January 7, 2009
Nerves are on edge, certainly, but local resort spokesmen and hoteliers are helping to put holiday numbers in perspective. Most acknowledge that visitor days were down over Christmas and New Year’s, and those who did come spent more conservatively. But they quickly remind us that previous years were record-setters and, overall, tourism in Summit County is still strong.
We are fortunate.
Utah entered the recession with a strong economy and, while other states began experiencing deficits more than a year ago, our state’s budget still has room for adjustments without defaulting on essential services.
Park City, too, has seen a steady increase in prosperity for over a decade. The downturn is just beginning to affect us and the bumps so far have been cushioned by careful planning, some well-timed snowstorms and smart marketing.
While city and county officials here are preparing for further cuts and homeowners are fretting about their property values, we are confident that our community is strong enough to withstand this setback. In fact, shedding some of the excesses of the boom years may be healthy. Slower growth may take some of the glitter off the bottom line, but ultimately it will be better for the environment, and for the quality of life that we hope to preserve.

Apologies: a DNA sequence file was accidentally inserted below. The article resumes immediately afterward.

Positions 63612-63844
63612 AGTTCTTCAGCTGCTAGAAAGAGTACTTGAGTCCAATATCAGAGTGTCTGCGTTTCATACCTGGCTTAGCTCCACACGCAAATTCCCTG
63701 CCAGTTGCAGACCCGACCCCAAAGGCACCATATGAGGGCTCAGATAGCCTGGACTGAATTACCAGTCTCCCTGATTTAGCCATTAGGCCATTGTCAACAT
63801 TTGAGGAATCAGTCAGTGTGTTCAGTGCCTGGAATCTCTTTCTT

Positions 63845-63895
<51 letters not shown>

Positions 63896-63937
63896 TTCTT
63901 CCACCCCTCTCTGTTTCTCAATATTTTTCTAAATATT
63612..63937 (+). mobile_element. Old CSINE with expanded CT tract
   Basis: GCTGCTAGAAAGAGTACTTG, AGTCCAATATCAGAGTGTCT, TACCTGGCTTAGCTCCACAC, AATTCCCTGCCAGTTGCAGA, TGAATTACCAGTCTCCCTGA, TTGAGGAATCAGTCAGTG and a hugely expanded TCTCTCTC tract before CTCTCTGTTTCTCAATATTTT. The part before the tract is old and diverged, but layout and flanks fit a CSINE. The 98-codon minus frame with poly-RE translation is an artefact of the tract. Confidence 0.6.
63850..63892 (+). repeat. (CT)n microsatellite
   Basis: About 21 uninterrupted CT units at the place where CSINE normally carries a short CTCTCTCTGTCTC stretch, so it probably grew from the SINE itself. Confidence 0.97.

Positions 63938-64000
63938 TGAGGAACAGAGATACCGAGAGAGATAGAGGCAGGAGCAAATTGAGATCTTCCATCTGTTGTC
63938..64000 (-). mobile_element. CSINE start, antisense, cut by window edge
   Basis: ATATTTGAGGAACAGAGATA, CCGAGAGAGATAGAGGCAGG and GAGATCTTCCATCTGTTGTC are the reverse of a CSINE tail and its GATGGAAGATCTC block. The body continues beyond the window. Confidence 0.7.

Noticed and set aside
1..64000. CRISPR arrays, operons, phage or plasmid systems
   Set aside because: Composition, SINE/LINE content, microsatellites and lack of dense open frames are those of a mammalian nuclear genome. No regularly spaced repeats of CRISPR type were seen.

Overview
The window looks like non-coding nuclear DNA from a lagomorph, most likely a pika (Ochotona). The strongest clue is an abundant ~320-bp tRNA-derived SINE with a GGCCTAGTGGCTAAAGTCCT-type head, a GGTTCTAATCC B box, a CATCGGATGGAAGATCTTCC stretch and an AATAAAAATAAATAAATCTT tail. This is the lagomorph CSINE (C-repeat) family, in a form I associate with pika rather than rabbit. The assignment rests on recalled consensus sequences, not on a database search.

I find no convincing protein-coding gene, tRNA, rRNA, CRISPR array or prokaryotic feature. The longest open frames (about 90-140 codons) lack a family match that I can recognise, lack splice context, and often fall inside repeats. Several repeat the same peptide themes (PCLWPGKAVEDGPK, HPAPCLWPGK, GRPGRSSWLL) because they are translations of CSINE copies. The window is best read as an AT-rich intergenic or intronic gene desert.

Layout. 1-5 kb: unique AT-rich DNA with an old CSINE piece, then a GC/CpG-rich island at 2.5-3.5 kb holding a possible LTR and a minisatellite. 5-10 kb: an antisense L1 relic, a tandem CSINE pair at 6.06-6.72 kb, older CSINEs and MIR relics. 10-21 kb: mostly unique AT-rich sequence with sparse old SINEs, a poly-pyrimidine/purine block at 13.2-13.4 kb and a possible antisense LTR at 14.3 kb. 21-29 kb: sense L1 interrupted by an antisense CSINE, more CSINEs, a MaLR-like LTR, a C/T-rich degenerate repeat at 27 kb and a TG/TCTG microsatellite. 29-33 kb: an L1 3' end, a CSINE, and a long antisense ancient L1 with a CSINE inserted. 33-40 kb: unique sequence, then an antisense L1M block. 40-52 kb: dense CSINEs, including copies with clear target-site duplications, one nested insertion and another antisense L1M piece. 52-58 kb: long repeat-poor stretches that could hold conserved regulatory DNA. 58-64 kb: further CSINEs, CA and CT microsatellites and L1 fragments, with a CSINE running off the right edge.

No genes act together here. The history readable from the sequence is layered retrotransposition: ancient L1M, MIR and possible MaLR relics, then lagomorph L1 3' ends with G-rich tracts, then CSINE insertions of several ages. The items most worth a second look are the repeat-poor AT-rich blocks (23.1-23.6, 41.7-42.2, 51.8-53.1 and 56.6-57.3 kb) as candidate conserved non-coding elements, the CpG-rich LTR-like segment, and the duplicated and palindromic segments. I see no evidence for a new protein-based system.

The worst of the country’s economic crisis may be over before Summit County residents grasp the enormity of what is happening in other cities, towns and neighborhoods. In cities like Detroit, unemployment has already skyrocketed, businesses are closing and families who were living close to the poverty line have now fallen into despair.
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Granted, there is still a lot of uncertainty about how far the economy will fall before it turns around again. But we can look back at the lessons learned when the country went through hard times before. Viewed through the lens of history, we have learned that economic hardships can bring communities closer together, reaffirm citizens’ commitment to hard work, and encourage people and governments to reevaluate their priorities.